Boss is also unhappy about our current timber data vendor and is wondering if I could try out a dataset provided by another vendor. Easier said than done, as now I have to somehow reproduce the current pipeline on my machine, swap the new dataset in and rerun all our historical predictions to see how they would have fared.
The council planning permission data project is probably not happening. Firstly, it's because the per-postcode sales data that I used in my research is in a completely different database engine that we can't directly import into our prediction pipeline. But in worse news, the author of the paper doesn't really remember how he produced the data and whether his scraping software still works.
After a whole day of searching, I did manage to find a data vendor that seems to be doing similar things, with no pricing data, no nothing. I drop them an e-mail and go home.
Come to work to learn about an overnight production issue that the operators managed to mitigate but now I have to actually fix. Oh well. I get the tag of the container we had running in production and do a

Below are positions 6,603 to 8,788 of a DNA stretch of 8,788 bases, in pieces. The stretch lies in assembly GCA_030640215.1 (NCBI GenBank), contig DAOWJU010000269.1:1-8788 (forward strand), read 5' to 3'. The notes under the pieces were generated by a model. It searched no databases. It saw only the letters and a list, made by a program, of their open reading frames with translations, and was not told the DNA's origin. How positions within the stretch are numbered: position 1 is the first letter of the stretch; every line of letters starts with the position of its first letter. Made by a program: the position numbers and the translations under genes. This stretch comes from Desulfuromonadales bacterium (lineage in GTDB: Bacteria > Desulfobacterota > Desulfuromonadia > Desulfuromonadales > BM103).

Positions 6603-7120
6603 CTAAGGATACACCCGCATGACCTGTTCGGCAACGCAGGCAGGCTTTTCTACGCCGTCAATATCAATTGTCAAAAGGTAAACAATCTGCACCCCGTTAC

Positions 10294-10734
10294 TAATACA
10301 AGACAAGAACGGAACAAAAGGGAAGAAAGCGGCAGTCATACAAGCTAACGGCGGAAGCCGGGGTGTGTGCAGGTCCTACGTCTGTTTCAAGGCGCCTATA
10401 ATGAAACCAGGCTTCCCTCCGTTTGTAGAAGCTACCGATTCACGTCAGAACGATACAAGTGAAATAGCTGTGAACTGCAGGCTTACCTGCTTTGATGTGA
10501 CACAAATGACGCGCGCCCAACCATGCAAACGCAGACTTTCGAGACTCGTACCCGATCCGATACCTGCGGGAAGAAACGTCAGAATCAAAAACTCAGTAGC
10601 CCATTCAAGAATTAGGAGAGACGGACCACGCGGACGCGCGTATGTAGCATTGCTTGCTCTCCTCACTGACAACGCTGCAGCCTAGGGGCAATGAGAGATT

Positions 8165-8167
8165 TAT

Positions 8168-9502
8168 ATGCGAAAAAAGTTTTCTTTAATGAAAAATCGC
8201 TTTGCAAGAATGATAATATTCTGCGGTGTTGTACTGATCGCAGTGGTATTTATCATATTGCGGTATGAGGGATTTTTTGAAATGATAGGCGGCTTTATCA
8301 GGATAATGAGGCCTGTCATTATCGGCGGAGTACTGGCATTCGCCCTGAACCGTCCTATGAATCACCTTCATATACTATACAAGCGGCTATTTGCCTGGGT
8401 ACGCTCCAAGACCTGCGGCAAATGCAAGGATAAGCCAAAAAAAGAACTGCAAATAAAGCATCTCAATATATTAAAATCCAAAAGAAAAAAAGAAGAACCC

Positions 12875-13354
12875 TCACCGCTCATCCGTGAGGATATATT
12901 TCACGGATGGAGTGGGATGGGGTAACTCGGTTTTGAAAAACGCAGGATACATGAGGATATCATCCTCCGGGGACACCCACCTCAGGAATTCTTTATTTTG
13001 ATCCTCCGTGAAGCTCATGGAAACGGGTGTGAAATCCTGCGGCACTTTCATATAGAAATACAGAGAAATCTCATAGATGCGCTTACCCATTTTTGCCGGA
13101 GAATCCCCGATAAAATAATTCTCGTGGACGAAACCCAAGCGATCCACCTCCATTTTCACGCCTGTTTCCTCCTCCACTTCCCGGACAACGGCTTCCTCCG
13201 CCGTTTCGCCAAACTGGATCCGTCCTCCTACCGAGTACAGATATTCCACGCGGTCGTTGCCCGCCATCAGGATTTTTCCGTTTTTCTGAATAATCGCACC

docker pull. I fire it up locally and use a debugger (and the container's Dockerfile) to locate the issue: it's a bug in an open-source library that we're using. I do a quick scan of GitHub issues to see if it's been reported before. Nope. I raise an issue and also submit a pull request that I think should fix it.
In the meantime, the tests I run locally for that library pass with my fix so I change the Dockerfile to build the image from my patched fork. I do a
git push on the Dockerfile, our CI system builds it and pushes the image out to staging. We redirect some real-world traffic to staging and it works. We do a rolling upgrade of the prod service. It works.
I spend the rest of the day reading Reddit.
Github issue still unanswered, but we didn't have any problems overnight anyway.
I have some more exciting things to do: caching. Some guys from Hooli have open-sourced this pretty cool load-balancing and caching proxy that they wrote in Go and it fits our use case perfectly for an internal service that has always had performance issues.
They provide a Docker container for their proxy, so I quickly get the